Publications (2834)

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Inoculation of Tomato With Plant Growth Promoting Rhizobacteria Affects the Tomato—Potato Psyllid—<i>Candidatus</i> Liberibacter Solanacearum Interactions

Citation
de Leon et al. (2023). Journal of Economic Entomology
Names
“Liberibacter solanacearum” Liberibacter
Subjects
Ecology General Medicine Insect Science
Abstract
Abstract The Rio Grande Valley (RGV) in southern Texas is well-suited for vegetable production due to its relatively mild/warm weather conditions in the fall and winter. Consequently, insects inflict year-round, persistent damage to crops in the RGV and regions with similar climate. Bactericera cockerelli (Šulc) (Hemiptera: Triozidae), commonly known as the potato psyllid, is a known vector of Candidatus Liberibacter solanacearum (CLso) (Hyphomicrobiales: Rhizobiaceae), a fastidious phloem-limited bacterium associated to vein-greening in tomatoes and Zebra Chip in potatoes. Vector control is the primary approach of integrated pest management (IPM) strategies that aim to prevent plant diseases in commercial agricultural systems. However, resistance-selective pressures that decrease the effectiveness of chemical control (insecticide) applications over time are of increasing concern. Therefore, we explore an ecological approach to devising alternative IPM methodologies to manage the psyllid-transmitted CLso pathogen to supplement existing chemical products and application schedules without increasing resistance. In this study, our objective was to examine the effects of plant-growth promoting rhizobacteria (PGPR) on host-vector-pathogen interactions. Soil-drench applications of PGPRs to Solanum lycopersicum (Solanales: Solanaceae) seedlings revealed structural and possible physiological changes to the plant host and indirect changes on psyllid behavior: host plants had increased length and biomass of roots and exhibited delayed colonization by CLso, while psyllids displayed changes in parental (F0) psyllid behavior (orientation and oviposition) in response to treated hosts and in the sex ratio of their progeny (F1). Based on our results, we suggest that PGPR may have practical use in commercial tomato production.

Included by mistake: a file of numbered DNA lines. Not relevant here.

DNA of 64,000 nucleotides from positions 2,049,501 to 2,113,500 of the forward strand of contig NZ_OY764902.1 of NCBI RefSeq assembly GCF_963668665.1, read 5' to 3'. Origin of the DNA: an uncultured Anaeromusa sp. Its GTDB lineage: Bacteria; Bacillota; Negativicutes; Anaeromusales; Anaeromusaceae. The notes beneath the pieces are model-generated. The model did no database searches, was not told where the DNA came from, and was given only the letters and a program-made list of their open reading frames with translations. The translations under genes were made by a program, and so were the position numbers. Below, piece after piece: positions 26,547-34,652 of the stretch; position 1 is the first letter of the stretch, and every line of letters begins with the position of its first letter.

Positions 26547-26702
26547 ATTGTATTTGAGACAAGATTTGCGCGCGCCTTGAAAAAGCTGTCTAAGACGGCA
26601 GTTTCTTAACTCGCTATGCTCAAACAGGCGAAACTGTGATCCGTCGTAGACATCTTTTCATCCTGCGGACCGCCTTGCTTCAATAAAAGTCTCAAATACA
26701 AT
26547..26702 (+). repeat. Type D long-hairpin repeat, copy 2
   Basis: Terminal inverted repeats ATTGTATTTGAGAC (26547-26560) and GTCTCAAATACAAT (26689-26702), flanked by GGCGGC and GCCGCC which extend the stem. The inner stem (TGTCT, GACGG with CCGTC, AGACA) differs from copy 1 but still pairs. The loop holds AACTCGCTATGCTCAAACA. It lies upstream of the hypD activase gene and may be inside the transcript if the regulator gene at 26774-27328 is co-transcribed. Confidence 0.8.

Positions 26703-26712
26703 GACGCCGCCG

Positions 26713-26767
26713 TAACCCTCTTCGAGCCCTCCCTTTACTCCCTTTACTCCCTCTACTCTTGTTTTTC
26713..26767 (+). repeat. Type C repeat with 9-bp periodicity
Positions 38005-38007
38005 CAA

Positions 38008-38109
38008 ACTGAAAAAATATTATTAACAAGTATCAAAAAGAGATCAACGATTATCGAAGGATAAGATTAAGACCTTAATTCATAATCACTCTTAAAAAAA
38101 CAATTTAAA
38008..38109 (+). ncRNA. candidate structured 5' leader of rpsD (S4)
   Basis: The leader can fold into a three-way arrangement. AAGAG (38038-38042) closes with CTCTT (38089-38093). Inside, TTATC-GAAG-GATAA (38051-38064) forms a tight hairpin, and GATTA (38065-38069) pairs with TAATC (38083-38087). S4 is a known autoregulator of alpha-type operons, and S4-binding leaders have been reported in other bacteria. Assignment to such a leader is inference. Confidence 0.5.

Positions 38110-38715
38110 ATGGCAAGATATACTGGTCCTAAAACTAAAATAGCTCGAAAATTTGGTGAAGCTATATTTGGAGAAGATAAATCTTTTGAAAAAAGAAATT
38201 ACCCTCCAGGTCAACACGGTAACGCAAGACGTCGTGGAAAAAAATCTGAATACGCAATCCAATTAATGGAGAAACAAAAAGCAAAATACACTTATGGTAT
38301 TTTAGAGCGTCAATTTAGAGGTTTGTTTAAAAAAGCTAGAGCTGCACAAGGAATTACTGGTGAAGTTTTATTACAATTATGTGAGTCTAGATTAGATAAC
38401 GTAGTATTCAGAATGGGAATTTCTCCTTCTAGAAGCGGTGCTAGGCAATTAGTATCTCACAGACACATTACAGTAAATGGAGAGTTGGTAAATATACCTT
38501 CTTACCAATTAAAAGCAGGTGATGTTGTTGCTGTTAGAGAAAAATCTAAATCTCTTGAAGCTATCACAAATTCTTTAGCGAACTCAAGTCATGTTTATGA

Control of Candidatus Liberibacter asiaticus vector with plant extracts and biorational products in Mexican lime

Citation
Miranda-Salcedo et al. (2023). Revista Mexicana de Fitopatología, Mexican Journal of Phytopathology 40 (4)
Names
Ca. Liberibacter asiaticus
Subjects
General Medicine
Abstract
In Mexico, Huanglongbing HLB has become endemic in all Mexican lime producing areas. This disease is transmitted by the insect Diaphorina citri (Hemiptera: Liviidae). The objective of the study was to evaluate different plant extracts and biorational products for the control of D. citri in mexican lime. Two evaluations were made under field conditions; the first one included five treatments, with previous sampling and at 8, 20 and 27 days after the application of the treatments. In the second, eight treatments were evaluated, with prior sampling and at 6, 21 and 27 days. The response variable was the number of D. citri. A completely randomized experimental design with ten repetitions was used. A test of normality and homogeneity of variances was applied to the data, and they were processed through an analysis of variance and separation of means using Tukey (p≤ 0.05). The sweet clover extract (6.0 mL L-1) at 20 days decreased the population density by 59.2%, and Pyrifluquinazon (0.58 mL L-1) at 6 days the decrease was 31.3%. All the extracts showed to be a sustainable alternative for the management of D. citri.

Candidatus Neoehrlichia mikurensis and Hepatozoon sp. in voles (Microtus spp.): occurrence and evidence for vertical transmission

Citation
Tołkacz et al. (2023). Scientific Reports 13 (1)
Names
Ca. Neoehrlichia mikurensis
Subjects
Multidisciplinary
Abstract